The story is interesting, though The Physiognomy feels incomplete. That's because it's part of a trilogy (the next novels are Memoranda and The Beyond). Cley, the protagonist, is a physiognomist, which is a state function- the state being under the totalitarian rule of Drachton Below, a man with a severe god complex - that combines, in a fashion, the functions of investigator and judge. Remember Judge Dredd? Cley is almost like Dredd, only he doesn't execute people. People are executed by a gas that inflates their heads until they pop. Not by the physiognomists themselves. Those only point their fingers at certain people, and find out if they're guilty of a crime by the measurements of their bodies. They can also predict the future using the same science, the Physiognomy. The Physiognomy was created by Drachton Below so...you get the picture.
At the beginning of the story, Cley is a corrupt, morally disgusting individual. He is sent by Below to investigate a crime in the 'territory'. That's the starting point in a journey of, say, self and world discovery, and soon enough Cley is one terrific guy (suspension of disbelief necessary, for sure). The Physiognomy is well done and entertaining, and very worth the read. I would have appreciated more solid world building (things are sometimes just too vague), but the novel is fast paced and interesting, with very surreal imagery (if you're into that, the book's a treat). I'll read the next two.
For this review, I split the novel into three parts. Act one is, in my humble opinion, the best chunk of the book. Here we witness as Cley, renowned physiognomist of the Well-Built City -- the urban brainchild of overlord genius Drachton Below --, is sent to the rural landscapes at the edge of the known world on a trifling mission he's not very pleased to carry out. Cley is a cruel and conceited individual, intelligent but at the same time blinded by his own knowledge and an addiction to a drug known as Sheer Beauty. With a charming personality such as this, it's no surprise he vents his frustrations on the hapless peasants, whom he rates pathetic creatures after only a quick glance at their physiognomic traits. Jeffrey Ford shows great talent for dark humour in his portrayal of Cley, but it's a pity it only lasts for the first part of the novel. Granted, Cley isn't a character you could easily identify yourself with, but I still liked him a lot at this stage. (...)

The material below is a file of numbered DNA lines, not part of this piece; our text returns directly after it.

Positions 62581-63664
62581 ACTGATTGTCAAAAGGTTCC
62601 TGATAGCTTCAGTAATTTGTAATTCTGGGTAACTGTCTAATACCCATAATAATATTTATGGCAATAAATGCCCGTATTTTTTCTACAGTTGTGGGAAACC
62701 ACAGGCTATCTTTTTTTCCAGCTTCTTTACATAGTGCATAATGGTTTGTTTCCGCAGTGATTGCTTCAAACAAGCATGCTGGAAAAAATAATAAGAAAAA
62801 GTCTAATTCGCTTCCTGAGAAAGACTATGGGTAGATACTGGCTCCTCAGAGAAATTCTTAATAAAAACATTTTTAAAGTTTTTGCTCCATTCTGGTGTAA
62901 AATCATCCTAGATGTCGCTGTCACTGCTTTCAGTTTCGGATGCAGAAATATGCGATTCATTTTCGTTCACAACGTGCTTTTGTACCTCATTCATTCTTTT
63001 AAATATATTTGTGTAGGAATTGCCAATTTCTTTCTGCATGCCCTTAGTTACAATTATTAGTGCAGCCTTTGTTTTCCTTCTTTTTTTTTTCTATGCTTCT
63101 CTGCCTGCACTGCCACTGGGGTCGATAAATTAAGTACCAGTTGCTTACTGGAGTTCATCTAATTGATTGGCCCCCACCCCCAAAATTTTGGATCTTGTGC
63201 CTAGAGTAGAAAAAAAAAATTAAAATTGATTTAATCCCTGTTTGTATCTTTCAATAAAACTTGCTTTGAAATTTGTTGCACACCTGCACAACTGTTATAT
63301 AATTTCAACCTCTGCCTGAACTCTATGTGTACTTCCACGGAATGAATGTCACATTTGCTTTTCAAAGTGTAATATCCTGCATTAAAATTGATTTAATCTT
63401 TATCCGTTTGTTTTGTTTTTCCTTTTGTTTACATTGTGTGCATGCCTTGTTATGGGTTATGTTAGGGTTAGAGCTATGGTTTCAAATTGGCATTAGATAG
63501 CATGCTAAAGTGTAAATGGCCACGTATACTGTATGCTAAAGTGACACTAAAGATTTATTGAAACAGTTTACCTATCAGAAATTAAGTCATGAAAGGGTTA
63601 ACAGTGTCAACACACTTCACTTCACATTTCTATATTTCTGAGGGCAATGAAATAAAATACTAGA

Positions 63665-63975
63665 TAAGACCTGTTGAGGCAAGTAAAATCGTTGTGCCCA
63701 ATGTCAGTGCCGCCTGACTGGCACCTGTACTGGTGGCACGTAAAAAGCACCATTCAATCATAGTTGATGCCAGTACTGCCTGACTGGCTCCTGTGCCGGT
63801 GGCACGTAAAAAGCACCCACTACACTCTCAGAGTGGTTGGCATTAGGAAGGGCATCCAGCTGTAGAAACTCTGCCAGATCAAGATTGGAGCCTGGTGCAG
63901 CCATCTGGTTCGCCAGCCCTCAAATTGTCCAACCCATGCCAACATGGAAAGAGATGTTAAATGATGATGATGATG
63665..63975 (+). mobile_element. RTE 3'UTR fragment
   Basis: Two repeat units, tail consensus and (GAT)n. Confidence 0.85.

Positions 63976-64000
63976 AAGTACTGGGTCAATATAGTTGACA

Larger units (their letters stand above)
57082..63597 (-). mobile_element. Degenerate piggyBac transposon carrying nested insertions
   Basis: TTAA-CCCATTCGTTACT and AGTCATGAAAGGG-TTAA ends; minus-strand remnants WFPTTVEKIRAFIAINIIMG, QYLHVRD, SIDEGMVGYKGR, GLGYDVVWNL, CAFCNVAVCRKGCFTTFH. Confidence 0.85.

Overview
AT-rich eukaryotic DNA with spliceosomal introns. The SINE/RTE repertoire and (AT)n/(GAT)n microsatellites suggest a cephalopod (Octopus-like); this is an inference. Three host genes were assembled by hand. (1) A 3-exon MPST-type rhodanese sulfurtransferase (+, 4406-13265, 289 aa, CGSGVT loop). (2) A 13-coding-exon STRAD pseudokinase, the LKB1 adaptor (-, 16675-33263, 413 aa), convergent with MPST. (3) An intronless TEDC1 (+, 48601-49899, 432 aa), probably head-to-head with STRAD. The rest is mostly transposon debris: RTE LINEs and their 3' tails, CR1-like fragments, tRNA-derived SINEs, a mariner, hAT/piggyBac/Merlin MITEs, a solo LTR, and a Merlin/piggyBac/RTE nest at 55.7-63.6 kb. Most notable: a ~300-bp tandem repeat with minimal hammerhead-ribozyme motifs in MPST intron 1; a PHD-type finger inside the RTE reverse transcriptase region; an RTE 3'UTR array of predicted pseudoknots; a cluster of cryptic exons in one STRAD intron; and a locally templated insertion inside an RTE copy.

Cley is also perhaps the only truly well-developed character in The Physiognomy, while all the others seem flat by comparison. Unfortunately for him, though, things are about to change.
The story goes a bit downhill from here. Luckily not into the Forbidden Zone of Badness, but downhill nevertheless. For starters, things happen too damn fast at times, especially from the second act on.Read more ›
Most recent customer reviews
The world that Ford creates in The Physiognomy is compelling, detail-rich, and difficult to forget. I think even the most suspicious readers will be charmed by his depiction of the... Read morePublished on Aug. 20 2003 by frumiousb
Don't believe anyone who says that "The Physiognomy" is irresistibly entertaining. For the first seventy or so pages (a good portion of this 200-page book) I had to... Read morePublished on March 24 2001 by Alex
I admit it. I read this book,and soared through the pages. The prose was engaging- I created a flow and you were dragged through this novel. Read morePublished on March 19 2001
I found this tale about the transformation of Physiognomist First Class Cley to be dark and somewhat slow going despite the remarkable characters and ideas that abound. Read morePublished on March 8 2001 by Hank Schwartz
If you're hoping to see a concise study of physiognomy turned into a piece of fiction, look elsewhere. This is just really original and fun. Read morePublished on Feb. 8 2001 by Amazon Customer
After I had finished reading this novel, I ran across it again, of all places, in a supermarket. Why on earth was it there? Read morePublished on Dec 2 2000
This book is fantastic and all too short! It's weird and wonderful and it keeps you on your toes, wondering what's going to happen next. Read morePublished on Nov. 3 2000 by Jerry Gerold
A captivating book. Interesting and very funny lead character, although I agree with a previous reviewer that he is most interesting when wicked. Read morePublished on June 5 2000 by pullrich
This book has a wonderful premise. Cley has studied his whole life learning to use the complicated tools and mathematics that make a person an open (braille) book. Read morePublished on May 12 2000